Rom 1:15

For I am not ashamed of the gospel, because it is the power of God for salvation to everyone who believes …

Rom 1:16

For in the gospel the righteousness of God is revealed – a righteousness that is by faith from first to last, just as it is written: ‘The righteous will live by faith’.

Rom 1:17

Romans 1:16-17 are the central verses to the whole epistle and again the focus is on the gospel. Paul affirming that he is not ashamed of the gospel, with Jesus’ teaching in mind when He predicted His death and the way of the cross,

If anyone is ashamed of me and my words in this adulterous and sinful generation, the Son of Man will be ashamed of them when He comes in His Father’s glory with the holy angels.

Mark 8:38

Can we like the apostle say that we are not ashamed of the gospel of Jesus Christ? Why is he not ashamed of the gospel? Because it is the power of God that brings salvation to everyone who believes. Why is it the power of God for salvation? Because in it God’s righteousness (the saving action of God whereby He acts to bring people into a right relationship with Himself) is revealed; a righteousness that is the antithesis of the righteousness of this world, the self-righteousness of sinful fallen humanity. God’s righteousness is His gift to those who believe.

In the next few chapters the apostle teaches about the universal reign of sin concluding,

For all have sinned and fall short of the glory of God.

Rom. 3:23

which includes both Jews and Gentiles alike. Then the revelation of the righteousness of God, that by faith we are made righteous in God’s sight, justified (Rom 3:24-4:25), and the assurance this provides, the hope of salvation and of glory (Rom 5:1-8:39). This saving activity of God is neatly put in our text, Romans 5:8.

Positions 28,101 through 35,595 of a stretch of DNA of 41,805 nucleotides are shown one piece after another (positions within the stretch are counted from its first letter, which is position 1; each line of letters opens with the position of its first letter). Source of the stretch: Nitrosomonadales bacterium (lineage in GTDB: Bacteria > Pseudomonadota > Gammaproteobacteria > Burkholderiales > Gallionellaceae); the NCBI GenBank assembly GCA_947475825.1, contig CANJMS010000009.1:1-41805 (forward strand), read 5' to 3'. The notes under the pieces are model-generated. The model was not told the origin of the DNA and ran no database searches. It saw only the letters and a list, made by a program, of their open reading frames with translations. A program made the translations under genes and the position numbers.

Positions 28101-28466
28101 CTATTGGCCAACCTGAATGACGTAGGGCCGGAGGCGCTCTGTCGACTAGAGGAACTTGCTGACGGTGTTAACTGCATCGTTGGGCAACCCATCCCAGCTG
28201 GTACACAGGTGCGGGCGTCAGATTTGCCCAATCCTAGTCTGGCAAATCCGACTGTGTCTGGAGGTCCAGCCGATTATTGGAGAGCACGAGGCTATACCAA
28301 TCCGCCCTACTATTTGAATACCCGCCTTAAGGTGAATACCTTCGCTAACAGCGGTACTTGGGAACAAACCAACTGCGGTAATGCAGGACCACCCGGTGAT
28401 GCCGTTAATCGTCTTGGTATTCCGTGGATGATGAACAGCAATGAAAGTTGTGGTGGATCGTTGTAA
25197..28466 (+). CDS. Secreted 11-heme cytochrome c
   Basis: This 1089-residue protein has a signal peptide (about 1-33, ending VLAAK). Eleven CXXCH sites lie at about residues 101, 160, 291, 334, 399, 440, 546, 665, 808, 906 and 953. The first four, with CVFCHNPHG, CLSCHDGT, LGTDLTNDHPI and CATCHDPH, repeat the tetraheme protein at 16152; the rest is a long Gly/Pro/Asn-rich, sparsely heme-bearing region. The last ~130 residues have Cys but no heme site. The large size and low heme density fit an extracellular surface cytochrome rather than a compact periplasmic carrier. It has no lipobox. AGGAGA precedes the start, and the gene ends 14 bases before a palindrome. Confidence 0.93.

(1) “But God …”

Paul has referred to the reality of life:

Very rarely will anyone die for a righteous person, though for a good person someone might possibly dare to die.

Rom 5:7

It is a very rare thing to die for someone else, though for a good person someone might possibly dare to die. It’s a bleak situation regarding the need for someone to die in our place, for our sins, and that’s not even mentioning the fact that that someone has to be a perfect sacrifice, unblemished (cf. Leviticus 22:17-25; Deuteronomy 17:1), without sin – it’s very bleak, it’s humanly impossible, “But God …”

“What God has done is without analogy”

James Dunn

Don’t you just love the “But God’s …” in the Scriptures! e.g. Joseph:

“You intended to harm me, but God intended it for good to accomplish what is now being done, the saving of many lives.”

Genesis 50:20

and my all-time favourite,

“This man was handed over to you by God’s deliberate plan and foreknowledge; and you, with the help of wicked men, put Him to death by nailing Him to the cross. But God raised Him from the dead, freeing Him from the agony of death, because it was impossible for death to keep its hold on Him.”

Acts 2:23-24

Regarding your life, list all the negatives, the sins, the weaknesses, the shortcomings, the mistakes, the evil, the wickedness, go on pile it on and when you have completed your list write after it in BIG, BOLD, CAPITAL LETTERS: “BUT GOD”. God can/has sorted it all out, Amen.

(2) “demonstrates His own love for us in this”